Sept. 28, 2020
Feedlot dynamics continue
By Derrell S. Peel, Oklahoma State University Extension Livestock Marketing Specialist
The September Cattle on Feed report was largely a replay of the August report with larger than expected placements pushing feedlot inventories higher. Feedlot placements in August were 109.1 percent of last year’s level, above the average pre-report estimate and at the upper end of analyst expectations. Marketings in August were 96.9 percent of year ago levels. However, with one less August business day this year compared to 2019, the average daily marketings were slightly higher than one year ago. The September 1 on-feed total was 11.394 million head, up 3.8 percent year over year. Large July and August placements have muted the seasonal low in feedlot inventories and pushed the September 1 total to record levels for the current data series back to 1996.
Reaction to this latest report is likely to be bearish. However, perspective is important to understand the current feedlot situation. Obviously, 2020 has been a strange year with unusual dynamics. Despite large placements the past two months, total feedlots placements are down 4.2 percent for the year to date (down 4.3 percent in the last six months). Two months of large placements does not mean that we suddenly have more cattle. Over the course of the year, the total number of feeder cattle in the pipeline has not changed from what was indicated early in the year. Cattle inventories peaked in 2019 and January 1 estimated feeder supplies were down 0.4 percent year over year. As we work through 2020 and into 2021, feeder cattle supplies should continue to tighten modestly. The indications are that September placements will not follow the pattern of July and August.
Because of the normal seasonality of feedlot inventories, placements, and marketings, a twelve-month moving average (12MA) of each data series allows valid month-to-month comparisons and provides a longer-term view of feedlot production. The 12MA of feedlot inventories peaked in March and, despite increasing the past two months, is currently 0.6 percent below the peak. The 12MA of marketings peaked cyclically in March 2020 as well. The 12MA of placements peaked recently in December 2019 and is currently 2.7 percent below the peak. The cyclical peak in 12MA placements was in Feb 2018. All of these highlight the fact that the industry has moved past the cyclical peak in cattle numbers and will see modestly tighter supplies going forward.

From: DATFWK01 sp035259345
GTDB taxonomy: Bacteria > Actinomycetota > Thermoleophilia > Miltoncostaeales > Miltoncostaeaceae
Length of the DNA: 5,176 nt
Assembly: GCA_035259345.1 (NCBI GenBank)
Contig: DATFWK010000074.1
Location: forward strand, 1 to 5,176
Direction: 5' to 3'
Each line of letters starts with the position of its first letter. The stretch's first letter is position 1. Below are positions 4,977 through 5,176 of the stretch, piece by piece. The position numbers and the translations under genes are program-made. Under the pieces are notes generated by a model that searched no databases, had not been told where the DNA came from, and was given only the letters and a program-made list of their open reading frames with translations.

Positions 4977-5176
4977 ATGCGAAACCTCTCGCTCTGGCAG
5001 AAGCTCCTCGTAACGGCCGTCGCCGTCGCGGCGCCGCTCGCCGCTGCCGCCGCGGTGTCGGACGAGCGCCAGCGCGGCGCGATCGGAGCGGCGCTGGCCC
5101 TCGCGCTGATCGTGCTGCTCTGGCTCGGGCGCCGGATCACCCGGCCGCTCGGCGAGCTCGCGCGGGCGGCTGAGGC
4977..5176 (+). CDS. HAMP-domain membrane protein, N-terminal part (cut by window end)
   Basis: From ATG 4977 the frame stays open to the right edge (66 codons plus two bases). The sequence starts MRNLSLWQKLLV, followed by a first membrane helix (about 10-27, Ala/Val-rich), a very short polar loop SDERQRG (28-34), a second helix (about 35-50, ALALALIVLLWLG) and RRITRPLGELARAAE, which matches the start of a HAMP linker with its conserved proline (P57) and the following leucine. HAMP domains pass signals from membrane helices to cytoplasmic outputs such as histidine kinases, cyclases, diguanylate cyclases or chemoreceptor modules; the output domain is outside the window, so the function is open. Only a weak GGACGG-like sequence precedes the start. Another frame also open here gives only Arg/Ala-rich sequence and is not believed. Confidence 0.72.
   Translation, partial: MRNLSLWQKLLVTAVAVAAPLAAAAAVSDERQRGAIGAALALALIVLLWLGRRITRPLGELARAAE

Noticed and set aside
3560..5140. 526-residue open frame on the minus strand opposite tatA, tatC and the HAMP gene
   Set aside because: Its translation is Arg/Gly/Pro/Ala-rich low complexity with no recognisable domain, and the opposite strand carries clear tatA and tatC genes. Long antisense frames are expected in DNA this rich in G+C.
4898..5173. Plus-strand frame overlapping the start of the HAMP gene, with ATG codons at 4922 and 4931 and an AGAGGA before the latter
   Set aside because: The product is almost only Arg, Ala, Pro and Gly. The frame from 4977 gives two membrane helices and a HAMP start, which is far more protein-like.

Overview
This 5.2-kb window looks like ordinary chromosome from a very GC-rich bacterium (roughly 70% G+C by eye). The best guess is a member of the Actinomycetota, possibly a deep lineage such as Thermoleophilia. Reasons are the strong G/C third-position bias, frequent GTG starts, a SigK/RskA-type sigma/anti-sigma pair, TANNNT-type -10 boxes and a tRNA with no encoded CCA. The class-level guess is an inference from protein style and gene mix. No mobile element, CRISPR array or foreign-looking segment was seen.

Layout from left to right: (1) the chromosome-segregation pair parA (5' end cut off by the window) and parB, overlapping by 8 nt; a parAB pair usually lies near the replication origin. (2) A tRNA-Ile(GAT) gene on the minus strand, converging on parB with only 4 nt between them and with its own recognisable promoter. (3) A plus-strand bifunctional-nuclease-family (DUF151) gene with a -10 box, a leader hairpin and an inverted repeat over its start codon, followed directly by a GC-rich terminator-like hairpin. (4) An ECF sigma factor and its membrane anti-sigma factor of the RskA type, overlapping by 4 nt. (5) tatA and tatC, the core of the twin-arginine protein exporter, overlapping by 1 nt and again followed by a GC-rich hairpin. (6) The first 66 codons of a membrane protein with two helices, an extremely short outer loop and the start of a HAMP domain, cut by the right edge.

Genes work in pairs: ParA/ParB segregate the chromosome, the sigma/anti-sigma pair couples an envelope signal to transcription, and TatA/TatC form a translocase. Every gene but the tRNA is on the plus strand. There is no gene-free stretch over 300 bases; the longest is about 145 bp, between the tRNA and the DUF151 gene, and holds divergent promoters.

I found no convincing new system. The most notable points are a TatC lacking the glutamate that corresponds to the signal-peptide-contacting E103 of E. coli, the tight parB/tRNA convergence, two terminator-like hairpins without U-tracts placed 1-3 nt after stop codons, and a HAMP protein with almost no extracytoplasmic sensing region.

This does not mean that the current dynamics are without consequence. While the long-term totals have not increased, the unusual fluctuations in placements imply more short-term dynamics in the next few months. The July-August bulge in placements suggests higher feedlot marketings in the first quarter of 2021. July placements were skewed to the lighter weight cattle, while August placements included more heavyweight placements, which further implies that cattle could be somewhat bunched up. However, winter weather typically spreads cattle out a bit, so the exact timing is uncertain. The ripples from the first half of 2020 will extend into early 2021.
Poor temperament adversely affects profit
By Glenn Selk, Oklahoma State University Emeritus Extension Animal Scientist
October is a traditional weaning and culling time for spring-calving herds. Weaning for value-added calf sales is already underway. This is a time when producers decide which cows no longer are helpful to the operation and which heifer calves will be kept for future replacements. Selecting against ill-tempered cattle has always made good sense. Wild cattle are hard on equipment, people, other cattle, and now we know that they are hard on the bottom line.